Behr, Edward 1926-2007 (Edward Samuel Behr)

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Behr, Edward 1926-2007 (Edward Samuel Behr)


See index for CA sketch: Born May 7, 1926, in Paris, France; died May 26, 2007, in Paris, France. Journalist and author. A former correspondent for Newsweek, Behr reported on violent conflicts around the world, but he was also well known for his biographies and other nonfiction works. His parents came from Russia and he was educated at the Lycee Janson de Sailly, where he learned to speak French, before studying at St. Paul's School in London. Behr enlisted in the Indian Army in 1944, serving on the North West Frontier until 1948, a year after India gained its independence. Returning to England, he studied history at Magdalene College, Cambridge, earning a B.A. in 1951 and an M.A. in 1953. Next, Behr joined the news agency Reuters as a Paris correspondent. His time in France led to work with statesman Jean Monnet, for whom he served as press officer from 1954 to 1956. Behr then turned fulltime to journalism. Time, Inc. hired him as a correspondent in 1957, and the reporter delivered reports from Paris, India, and the Middle East. From 1963 to 1965, he was both a contributing editor to the Saturday Evening Post and reporter-director for the French news program Cinq Colonnes a la Une. Behr joined Newsweek in 1965 as a Paris correspondent and worked full-time for the publication for the next twenty-two years. While affiliated with Newsweek, he was Hong Kong bureau chief in the mid-1960s, Paris bureau chief from 1968 to 1972, and European editor based in Paris from 1973 to 1983. He reported on conflicts ranging from the Vietnam War and the Cuban missile crisis to war in the African Congo, the troubles in Northern Ireland, and the Soviet invasion of Prague, Czechoslovakia. Behr went into semiretirement after 1987, but still served as a contributing editor to Newsweek while concentrating more on his writing. He earned critical praise for the biographies Hirohito: Behind the Myth (1989) and Kiss the Hand You Cannot Bite: The Rise and Fall of the Ceausescus (1991). The next year the latter was turned into a PBS television documentary, and Behr was nominated for an Emmy for his role as correspondent in the production. The recipient of the Gutenberg Prize in 1988, he was also the author of nonfiction titles such as The Algerian Problem (1961) and Prohibition: Thirteen Years That Changed America (1996). Behr enjoyed theater and film, and this, along with his love for French culture, led to his writing two books about Maurice Chevalier, in addition to the film novelization The Last Emperor (1987), and coffee table books about Les Miserables and Miss Saigon.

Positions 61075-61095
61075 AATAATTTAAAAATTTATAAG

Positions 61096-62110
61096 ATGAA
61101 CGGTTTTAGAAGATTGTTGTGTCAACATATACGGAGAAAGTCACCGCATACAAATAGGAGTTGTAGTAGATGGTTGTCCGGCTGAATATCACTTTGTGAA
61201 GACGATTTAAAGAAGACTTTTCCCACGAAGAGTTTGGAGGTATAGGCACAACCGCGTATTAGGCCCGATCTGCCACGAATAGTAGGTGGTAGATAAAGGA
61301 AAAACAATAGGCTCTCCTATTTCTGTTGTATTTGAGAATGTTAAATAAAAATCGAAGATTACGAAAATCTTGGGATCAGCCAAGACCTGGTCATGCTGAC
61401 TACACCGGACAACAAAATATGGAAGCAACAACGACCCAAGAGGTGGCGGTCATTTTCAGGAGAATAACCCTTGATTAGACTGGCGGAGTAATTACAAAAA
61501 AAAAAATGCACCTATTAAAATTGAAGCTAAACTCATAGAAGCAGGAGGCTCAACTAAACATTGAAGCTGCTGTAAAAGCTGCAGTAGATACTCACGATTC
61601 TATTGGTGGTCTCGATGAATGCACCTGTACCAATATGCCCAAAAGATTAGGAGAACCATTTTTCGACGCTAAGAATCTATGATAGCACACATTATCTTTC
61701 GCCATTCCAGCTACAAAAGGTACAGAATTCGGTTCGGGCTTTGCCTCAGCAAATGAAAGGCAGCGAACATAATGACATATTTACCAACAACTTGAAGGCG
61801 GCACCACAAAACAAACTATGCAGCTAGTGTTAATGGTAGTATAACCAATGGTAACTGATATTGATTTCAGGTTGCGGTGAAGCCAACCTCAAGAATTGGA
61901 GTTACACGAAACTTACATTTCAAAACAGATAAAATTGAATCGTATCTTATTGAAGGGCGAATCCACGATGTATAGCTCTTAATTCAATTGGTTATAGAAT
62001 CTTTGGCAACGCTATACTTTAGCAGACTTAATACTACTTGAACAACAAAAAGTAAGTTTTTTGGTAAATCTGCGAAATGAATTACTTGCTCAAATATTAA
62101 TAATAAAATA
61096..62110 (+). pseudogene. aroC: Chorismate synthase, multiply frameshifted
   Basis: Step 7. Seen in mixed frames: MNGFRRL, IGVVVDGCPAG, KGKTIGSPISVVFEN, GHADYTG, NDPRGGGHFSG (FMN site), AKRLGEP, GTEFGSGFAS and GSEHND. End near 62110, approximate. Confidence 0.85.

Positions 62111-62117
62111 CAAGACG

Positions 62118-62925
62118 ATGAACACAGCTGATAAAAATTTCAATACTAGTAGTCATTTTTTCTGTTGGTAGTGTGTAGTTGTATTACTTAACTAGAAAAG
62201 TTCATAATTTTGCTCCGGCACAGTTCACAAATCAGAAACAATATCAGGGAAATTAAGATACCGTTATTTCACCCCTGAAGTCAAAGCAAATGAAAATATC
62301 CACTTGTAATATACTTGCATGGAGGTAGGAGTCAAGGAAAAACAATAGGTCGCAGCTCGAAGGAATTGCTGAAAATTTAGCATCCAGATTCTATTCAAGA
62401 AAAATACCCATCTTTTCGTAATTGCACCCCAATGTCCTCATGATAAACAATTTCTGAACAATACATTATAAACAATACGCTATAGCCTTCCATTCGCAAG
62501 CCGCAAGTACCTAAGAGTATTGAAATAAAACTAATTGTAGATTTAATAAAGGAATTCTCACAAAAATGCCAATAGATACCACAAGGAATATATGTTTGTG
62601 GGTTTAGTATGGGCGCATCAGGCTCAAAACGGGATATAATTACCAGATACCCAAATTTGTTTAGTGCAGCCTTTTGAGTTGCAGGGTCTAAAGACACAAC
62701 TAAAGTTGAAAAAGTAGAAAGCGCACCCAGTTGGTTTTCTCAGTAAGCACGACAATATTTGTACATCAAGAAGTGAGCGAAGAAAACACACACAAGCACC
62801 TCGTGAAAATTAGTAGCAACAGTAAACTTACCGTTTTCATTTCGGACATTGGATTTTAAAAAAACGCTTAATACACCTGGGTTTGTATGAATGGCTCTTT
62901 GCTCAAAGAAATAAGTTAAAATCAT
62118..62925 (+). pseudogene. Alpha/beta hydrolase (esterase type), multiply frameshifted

Behr, Edward, Bearings: A Foreign Correspondent's Life behind the Lines, Viking (New York, NY), 1978.


Los Angeles Times, June 3, 2007, p. B15.

New York Times, June 1, 2007, p. C11.

Times (London, England), May 31, 2007, p. 67.

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Behr, Edward 1926-2007 (Edward Samuel Behr)

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